LITURGICAL CATECHESIS: How many Eucharistic Prayers are there? How are they chosen?
Currently, there are 10. Normally you will hear Eucharistic Prayers 1, 2, 3 or 4. Eucharistic Prayer I, also known as the Roman Canon, is said at the most solemn occasions. It is the most extensive of the Eucharistic Prayers. Eucharistic Prayer II is the shortest. The reason is that it is the oldest, and thus the simplest, Eucharistic Prayer we have. Subsequent Eucharistic Prayers were expanded as the need for additional prayer intentions were deemed appropriate. There are also two “penitential” Eucharistic Prayers that I, and many other priests, typically pray during Advent and Lent. Finally, there are 2 “Eucharistic Prayers for Use With Children.”
The Swiss bishops developed 4 Eucharistic Prayers several years ago. They have more of a pastoral tone to them. They were translated and allowed to be prayed on an “experimental basis” by Rome for a number of years. Recently they were approved for use worldwide.
I’ve been writing about Jonathan Merritt’s book Learning to Speak God from Scratch: Why Sacred Words Are Vanishing–and How We Can Revive Them? We are looking for a juxtaposition of Merritt’s thoughts with passages from “The Rule of St. Benedict.” This week we look at the vice of pride.
Jonathan Merritt opens up the discussion of pride with a comment on the contemporary “self-esteem movement.” He comments that this trend “went much farther than embracing gifts, talents, and positive traits. We now have a cultural addiction to self-esteem. Parenting means that a praise-only approach is valued above any other method.
Merritt writes that there was another effect of the self-esteem movement. It was a 180-degree redefinition of pride. Pride used to be a bad word. It was one of the “seven deadly sins.” It reflected a self-absorbed personality which “lies at the heart of much evil.” (Merritt) Today, its totally different. Merritt writes that, “children were suddenly taught to ‘take pride in yourself and your work. Authentic and healthy pride can be a powerful propellant, protecting against self-loathing and launching people to soaring heights in their professional lives. In this way, a certain kind of pride allows us to think of ourselves as God does: as ‘very good.’”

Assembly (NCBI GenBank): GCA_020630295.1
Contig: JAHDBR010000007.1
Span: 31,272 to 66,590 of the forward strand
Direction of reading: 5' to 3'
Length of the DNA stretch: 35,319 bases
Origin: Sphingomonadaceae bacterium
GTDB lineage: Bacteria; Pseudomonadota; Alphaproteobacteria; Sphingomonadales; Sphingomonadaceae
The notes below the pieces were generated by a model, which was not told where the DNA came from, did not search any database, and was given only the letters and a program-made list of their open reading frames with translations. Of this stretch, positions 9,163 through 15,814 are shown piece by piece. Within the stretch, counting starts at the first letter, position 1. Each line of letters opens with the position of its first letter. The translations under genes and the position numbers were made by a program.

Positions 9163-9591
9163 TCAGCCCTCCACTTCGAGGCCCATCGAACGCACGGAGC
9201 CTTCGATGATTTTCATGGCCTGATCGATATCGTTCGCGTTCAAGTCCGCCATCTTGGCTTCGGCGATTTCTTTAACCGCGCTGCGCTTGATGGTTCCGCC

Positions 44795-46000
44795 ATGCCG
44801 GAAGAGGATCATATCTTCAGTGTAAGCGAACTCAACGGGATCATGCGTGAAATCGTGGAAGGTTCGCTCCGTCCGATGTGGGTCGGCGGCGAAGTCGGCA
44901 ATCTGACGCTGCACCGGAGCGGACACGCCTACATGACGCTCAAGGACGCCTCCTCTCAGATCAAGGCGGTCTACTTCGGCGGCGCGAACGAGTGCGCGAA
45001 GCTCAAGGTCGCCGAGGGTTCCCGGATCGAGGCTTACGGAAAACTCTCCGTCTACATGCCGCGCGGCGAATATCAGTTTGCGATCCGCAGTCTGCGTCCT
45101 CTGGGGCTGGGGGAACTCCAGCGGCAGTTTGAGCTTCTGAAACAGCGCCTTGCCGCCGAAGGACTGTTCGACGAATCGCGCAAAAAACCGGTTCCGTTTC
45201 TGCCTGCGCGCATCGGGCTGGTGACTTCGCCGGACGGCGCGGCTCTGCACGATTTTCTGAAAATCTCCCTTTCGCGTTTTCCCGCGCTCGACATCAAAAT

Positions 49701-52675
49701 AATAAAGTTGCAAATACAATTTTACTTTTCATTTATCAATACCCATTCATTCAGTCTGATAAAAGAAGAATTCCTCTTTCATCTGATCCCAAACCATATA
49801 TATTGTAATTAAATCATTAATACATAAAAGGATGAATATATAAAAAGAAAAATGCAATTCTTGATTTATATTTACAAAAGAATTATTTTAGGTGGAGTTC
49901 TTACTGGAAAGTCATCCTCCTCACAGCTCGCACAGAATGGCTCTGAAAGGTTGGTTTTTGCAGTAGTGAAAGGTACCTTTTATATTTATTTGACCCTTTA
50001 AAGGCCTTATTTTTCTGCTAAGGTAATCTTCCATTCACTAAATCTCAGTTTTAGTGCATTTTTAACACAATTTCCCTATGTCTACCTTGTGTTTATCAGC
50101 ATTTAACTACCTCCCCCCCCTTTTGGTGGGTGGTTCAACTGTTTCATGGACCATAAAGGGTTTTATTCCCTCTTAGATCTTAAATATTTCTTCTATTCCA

Today, the word has not only taken on a new meaning; “it was exchanged for a photonegative of the original.”
Our ideas about pride are leading to new – and very unfortunate – discoveries. “Our obsession with self-esteem has unwittingly spawned a whole slew of negative traits. Some children grew up to be self-obsessed narcissists. They immerse themselves in a world of social media, which functions as a house full of mirrors. Others turned into fragile, overly sensitive creatures, unable to receive even the slightest criticism. Worst of all, many became bullies. The evolution in esteem thus turns dangerous.”
Merritt makes the distinction between “healthy” pride and “hubristic” pride. St. Benedict also seems to have found that there are different levels of pride. If one reads The Rule” one quickly realizes that St. Benedict doesn’t play around with pride in the monastery. Look at “Chapter 28: On Those Who Will Not Amend after Repeated Corrections.” Benedict writes about monks/brothers who constantly seem in need of correction. “If a brother who has been frequently corrected for some fault … but does not amend, let a harsher correction be applied. If he still does not reform or perhaps (which God forbid) even rises up in pride and wants to defend his conduct, then let the Abbot do what a wise physician would do. The Abbot should apply his own prayers and those of all the others, so that the Lord, who can do all things may restore health to the brother who is sick.”
If this doesn’t work, Benedict then recommends “the ointments of exhortation and the medicines of the Holy Scriptures.” In this, Father Benedict could have been referring Hebrews 12:11 – “For the moment all discipline seems painful rather than pleasant, but later it yields the peaceful fruit of righteousness to those who have been trained by it.” Proverbs 22:6 might also apply – “Train up a child in the way he should go; even when he is old he will not depart from it.”
Finally, Benedict addresses the most serious situation when the monk is not healed, even after repeated remedies. In such cases, “Then let the Abbot use the knife of amputation, according to the Apostle’s words, “Expel the evil one from your midst” (1 Corinthians 5:13), and again, “If the faithless one departs, let her depart” (1 Corinthians 7:15) lest one diseased sheep contaminate the whole flock.”
In closing, Jonathan Merritt addresses the difficulty of dealing with pride in contemporary society. It needs to be done in a nuanced fashion. In order “to speak of pride in its fullness, we must recognize the light of authentic self-respect as well as the shadow of hubris. Pride’s light also casts a shadow—hubris—that is cancerous and consuming, leading us to arrogance and aggrandizement. This nuanced understanding of the word pride allows us to smile when we look into the mirror without feeling shame, knowing that God does the same when God sees us. But it also reminds us that behind that mirror-gazing face is a shadow that we ignore at our peril.”